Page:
In an article on the Share Centre web-site, they mentioned Jonathon Porritt’s article in the Guardian, which they add a further argument against new nuclear:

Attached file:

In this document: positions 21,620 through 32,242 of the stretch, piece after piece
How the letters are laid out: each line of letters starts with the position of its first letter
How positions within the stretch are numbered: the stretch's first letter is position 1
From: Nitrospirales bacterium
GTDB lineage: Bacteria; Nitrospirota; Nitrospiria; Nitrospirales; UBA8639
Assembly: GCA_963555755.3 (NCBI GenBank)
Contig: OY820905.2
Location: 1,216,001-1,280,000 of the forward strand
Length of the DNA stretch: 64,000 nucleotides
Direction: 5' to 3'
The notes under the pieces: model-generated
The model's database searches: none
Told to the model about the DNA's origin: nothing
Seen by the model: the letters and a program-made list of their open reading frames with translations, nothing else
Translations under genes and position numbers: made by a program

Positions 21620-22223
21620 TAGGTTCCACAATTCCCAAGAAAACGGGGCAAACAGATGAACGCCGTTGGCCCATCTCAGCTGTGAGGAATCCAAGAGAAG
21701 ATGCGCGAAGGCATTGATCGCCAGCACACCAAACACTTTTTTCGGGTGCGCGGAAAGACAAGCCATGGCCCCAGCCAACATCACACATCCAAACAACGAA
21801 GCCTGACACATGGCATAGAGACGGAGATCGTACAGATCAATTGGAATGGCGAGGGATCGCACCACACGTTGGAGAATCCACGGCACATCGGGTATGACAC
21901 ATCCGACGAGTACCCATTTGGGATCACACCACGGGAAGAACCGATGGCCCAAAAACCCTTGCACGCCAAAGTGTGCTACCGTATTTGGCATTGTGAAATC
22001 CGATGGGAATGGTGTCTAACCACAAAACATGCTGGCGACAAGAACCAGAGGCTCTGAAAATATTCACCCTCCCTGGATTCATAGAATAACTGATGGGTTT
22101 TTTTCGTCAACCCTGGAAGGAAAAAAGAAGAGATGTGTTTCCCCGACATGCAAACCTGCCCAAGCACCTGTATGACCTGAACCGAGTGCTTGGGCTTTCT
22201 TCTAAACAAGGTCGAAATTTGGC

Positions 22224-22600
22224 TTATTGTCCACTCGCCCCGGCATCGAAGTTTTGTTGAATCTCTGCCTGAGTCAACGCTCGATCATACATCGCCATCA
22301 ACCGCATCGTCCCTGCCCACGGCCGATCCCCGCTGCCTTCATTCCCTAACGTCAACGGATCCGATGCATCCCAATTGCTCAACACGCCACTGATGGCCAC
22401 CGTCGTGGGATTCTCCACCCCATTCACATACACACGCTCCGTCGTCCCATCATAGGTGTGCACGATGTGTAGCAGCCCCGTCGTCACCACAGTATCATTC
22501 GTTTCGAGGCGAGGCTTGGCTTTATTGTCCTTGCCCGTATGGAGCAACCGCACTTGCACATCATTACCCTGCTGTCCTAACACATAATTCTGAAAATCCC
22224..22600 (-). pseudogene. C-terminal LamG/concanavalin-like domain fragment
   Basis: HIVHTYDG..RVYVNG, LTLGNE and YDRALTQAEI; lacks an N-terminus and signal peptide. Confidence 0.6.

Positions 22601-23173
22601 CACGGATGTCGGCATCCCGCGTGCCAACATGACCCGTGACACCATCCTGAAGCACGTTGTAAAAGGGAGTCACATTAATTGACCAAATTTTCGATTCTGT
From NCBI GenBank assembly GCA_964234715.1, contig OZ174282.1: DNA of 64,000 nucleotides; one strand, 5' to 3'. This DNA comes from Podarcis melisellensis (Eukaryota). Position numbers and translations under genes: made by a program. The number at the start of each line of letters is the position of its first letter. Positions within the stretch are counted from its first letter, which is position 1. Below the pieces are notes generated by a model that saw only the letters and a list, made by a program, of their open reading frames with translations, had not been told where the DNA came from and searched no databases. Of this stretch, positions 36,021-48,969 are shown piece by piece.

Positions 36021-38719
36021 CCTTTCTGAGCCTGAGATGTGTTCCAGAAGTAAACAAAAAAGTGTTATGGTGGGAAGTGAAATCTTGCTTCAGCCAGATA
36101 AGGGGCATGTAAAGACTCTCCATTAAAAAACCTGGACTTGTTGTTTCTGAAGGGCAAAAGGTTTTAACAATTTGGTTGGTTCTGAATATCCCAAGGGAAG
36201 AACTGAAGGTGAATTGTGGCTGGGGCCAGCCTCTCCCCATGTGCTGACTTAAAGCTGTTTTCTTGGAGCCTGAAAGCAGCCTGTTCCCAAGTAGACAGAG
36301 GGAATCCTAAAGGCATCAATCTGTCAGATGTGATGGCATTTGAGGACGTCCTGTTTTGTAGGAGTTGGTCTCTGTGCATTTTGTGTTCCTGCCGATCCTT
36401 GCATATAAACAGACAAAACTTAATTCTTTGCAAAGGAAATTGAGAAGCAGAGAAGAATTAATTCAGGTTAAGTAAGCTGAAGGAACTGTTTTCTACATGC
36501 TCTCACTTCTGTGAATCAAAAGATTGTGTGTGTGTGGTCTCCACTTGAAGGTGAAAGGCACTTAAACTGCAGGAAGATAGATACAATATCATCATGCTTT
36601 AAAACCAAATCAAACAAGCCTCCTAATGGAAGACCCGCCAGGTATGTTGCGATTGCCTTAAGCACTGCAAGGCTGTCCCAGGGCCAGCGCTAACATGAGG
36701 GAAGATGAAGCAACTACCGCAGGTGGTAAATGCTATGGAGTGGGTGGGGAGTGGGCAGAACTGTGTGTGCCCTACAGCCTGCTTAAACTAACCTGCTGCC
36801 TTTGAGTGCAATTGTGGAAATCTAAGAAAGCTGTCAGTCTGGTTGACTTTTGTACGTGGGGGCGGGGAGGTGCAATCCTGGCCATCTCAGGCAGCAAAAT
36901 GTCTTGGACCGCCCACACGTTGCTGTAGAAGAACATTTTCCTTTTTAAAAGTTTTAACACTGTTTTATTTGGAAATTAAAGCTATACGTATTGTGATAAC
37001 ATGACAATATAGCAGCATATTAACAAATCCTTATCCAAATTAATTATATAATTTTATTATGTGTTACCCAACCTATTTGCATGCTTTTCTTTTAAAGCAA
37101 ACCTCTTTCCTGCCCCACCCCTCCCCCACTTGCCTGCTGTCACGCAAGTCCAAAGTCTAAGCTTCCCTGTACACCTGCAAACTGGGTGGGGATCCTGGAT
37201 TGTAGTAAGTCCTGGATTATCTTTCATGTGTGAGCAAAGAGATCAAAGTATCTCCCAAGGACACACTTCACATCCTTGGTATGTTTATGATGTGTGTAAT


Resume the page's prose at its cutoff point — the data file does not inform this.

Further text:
Admittedly he is a tad biased, but Jonathon Porritt has written a good piece arguing against a new programme of building nuclear power stations. See: How the UK is handing control of its energy future to France One of the bits of information presented in the piece you may want to make note of is that the four previous nuclear power stations built by the company that will probably be responsible for the UK stations took an average of 17.5 years to construct. There is an important point here that Mr Porritt did not actually mention in his article, which is surprising because it supports his case. The energy industry is currently subject to considerable innovation. Technology used for renewables is becoming more efficient every year. In 17.5 years’ time, wind, solar, tide and hydro-electric power will be much more efficient than it is today, perhaps more efficient than traditional fossil fuels. (Although, probably never enough to fulfil all of the UK’s needs). And yet in making the case for building a nuclear power station that will take one and half decades to build, the nuclear power supporters look at the current cost of renewables.